Personally I think titles are a lot of fun. I especially like it when there's some play on words or even a literary reference in the title. I've only had serious trouble coming up with a title once…and it just figures it's one of my favorite manuscripts!

  21. Spike Cordiner

    I started off using a character's title (yes, I mean title not name) as the book's title. Then I changed it to a title that reflected the theme of the book.

    In both cases, however, I went for something where the meaning only becomes apparent when the reader's finished. The book has strong mystery elements and choosing a title that way is in keeping with those.

  22. KJ Bain

    The idea of the title for my fifth book came from the song "Beautiful Disaster". The song got me thinking about how imperfect people were to think of themselves as unloved and not worth anything when God loves them. The more I thought the more the words "Beautiful Imperfection" kept running through my mind, so I used it. After all, my heroine thinks she's deformed because she had breast cancer. Thought the title fit well.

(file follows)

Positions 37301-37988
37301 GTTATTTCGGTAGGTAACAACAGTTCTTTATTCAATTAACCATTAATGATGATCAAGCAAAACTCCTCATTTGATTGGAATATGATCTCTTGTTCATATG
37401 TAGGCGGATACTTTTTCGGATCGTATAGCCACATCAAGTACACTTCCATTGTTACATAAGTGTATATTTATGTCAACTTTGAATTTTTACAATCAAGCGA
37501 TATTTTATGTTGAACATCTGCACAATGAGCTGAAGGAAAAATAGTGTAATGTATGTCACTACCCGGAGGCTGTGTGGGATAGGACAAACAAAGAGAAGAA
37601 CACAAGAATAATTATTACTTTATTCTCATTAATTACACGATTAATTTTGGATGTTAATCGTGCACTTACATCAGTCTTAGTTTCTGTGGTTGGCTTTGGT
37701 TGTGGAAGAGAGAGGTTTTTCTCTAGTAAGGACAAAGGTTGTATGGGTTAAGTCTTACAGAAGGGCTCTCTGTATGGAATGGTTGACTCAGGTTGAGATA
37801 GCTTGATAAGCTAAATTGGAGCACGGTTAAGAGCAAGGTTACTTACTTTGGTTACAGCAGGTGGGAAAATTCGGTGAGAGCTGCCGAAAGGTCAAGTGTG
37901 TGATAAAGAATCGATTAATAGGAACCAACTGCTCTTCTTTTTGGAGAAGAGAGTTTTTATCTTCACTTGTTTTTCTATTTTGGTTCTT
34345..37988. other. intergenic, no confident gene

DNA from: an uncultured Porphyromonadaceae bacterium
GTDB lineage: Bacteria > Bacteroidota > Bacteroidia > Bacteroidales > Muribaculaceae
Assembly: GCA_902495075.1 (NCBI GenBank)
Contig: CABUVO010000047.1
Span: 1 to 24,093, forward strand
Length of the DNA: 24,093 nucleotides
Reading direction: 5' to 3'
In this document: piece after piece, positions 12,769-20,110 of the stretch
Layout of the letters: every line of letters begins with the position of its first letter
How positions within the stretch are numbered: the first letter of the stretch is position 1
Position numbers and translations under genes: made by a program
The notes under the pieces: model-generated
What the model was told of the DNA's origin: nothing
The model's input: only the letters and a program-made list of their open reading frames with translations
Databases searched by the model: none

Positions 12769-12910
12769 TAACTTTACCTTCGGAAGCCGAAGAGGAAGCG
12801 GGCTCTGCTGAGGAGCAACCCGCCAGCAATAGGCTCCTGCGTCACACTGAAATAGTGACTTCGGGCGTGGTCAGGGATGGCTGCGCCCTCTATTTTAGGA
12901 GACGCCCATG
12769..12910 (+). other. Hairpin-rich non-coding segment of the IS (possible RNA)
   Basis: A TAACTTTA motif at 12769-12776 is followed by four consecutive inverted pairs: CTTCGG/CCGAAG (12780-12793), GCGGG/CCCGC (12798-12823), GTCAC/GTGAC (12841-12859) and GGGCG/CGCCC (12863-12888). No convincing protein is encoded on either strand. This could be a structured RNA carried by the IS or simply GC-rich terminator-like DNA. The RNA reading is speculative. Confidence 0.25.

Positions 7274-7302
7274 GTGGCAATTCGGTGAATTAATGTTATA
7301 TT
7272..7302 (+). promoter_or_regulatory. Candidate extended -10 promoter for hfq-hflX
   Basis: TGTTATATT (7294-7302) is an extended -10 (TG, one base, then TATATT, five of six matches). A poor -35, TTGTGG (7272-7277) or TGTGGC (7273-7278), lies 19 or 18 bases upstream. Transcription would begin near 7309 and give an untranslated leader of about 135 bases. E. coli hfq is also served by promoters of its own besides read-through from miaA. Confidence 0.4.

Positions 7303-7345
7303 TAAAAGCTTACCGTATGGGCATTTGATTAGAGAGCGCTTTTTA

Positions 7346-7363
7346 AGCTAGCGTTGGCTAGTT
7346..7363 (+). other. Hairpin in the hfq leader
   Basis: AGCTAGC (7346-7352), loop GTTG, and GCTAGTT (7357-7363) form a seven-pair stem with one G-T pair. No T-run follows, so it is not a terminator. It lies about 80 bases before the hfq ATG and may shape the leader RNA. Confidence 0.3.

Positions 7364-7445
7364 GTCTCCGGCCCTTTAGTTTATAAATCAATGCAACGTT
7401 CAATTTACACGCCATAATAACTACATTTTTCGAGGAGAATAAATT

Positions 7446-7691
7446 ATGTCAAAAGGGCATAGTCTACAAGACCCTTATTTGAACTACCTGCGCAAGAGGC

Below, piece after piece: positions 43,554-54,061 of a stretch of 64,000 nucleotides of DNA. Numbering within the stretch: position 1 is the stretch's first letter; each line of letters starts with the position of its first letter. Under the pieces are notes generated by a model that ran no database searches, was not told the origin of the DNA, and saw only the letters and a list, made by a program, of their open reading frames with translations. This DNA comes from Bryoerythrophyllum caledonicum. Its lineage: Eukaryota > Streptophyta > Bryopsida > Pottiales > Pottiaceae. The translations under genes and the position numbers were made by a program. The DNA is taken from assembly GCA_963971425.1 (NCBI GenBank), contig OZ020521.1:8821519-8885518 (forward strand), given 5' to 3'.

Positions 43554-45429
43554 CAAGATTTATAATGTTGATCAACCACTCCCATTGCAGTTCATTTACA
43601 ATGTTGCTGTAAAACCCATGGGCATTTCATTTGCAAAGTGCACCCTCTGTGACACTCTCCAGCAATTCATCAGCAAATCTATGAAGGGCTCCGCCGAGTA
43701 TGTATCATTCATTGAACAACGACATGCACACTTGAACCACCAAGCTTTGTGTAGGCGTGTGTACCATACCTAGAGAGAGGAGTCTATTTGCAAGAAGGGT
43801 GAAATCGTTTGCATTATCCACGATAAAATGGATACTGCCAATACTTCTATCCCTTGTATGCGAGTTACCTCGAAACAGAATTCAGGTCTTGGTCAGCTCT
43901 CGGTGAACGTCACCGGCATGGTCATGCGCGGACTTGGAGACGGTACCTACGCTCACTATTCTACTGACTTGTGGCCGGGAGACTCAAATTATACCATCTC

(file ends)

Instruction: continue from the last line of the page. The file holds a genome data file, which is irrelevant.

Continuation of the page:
23. Barbara McDowell Whitt

    Nathan, since you wanted to evoke an image of Calvin and Hobbes when you came up with Jacob Wonderbar and the Comic Space Kapow, I am sharing a link:

    My book is a work-in-progress via my blog, A 1961-65 Park College Diary. I wanted a title that exactly explains what is in my blog, in which I am transcribing nightly posts from the diaries I wrote in 50 years ago to the night.

  24. wendy

    Interesting question, Nathan, and likewise to read what everyone has written.

    The title for 'Winter Roses Never Die' was originally 'Winter Roses', but as I discovered more of the story and themes I expanded it, while also hoping for something more original and eye-catching. The same with a YA novel, 'The Magic People', which evolved into 'Magination: A Little People Magic'

  25. jongibbs

    I start with the title and figure out the story from there. My curremnt WiP is called Abraham Lincoln Stole my Homework. For a long time, that was all I had 🙂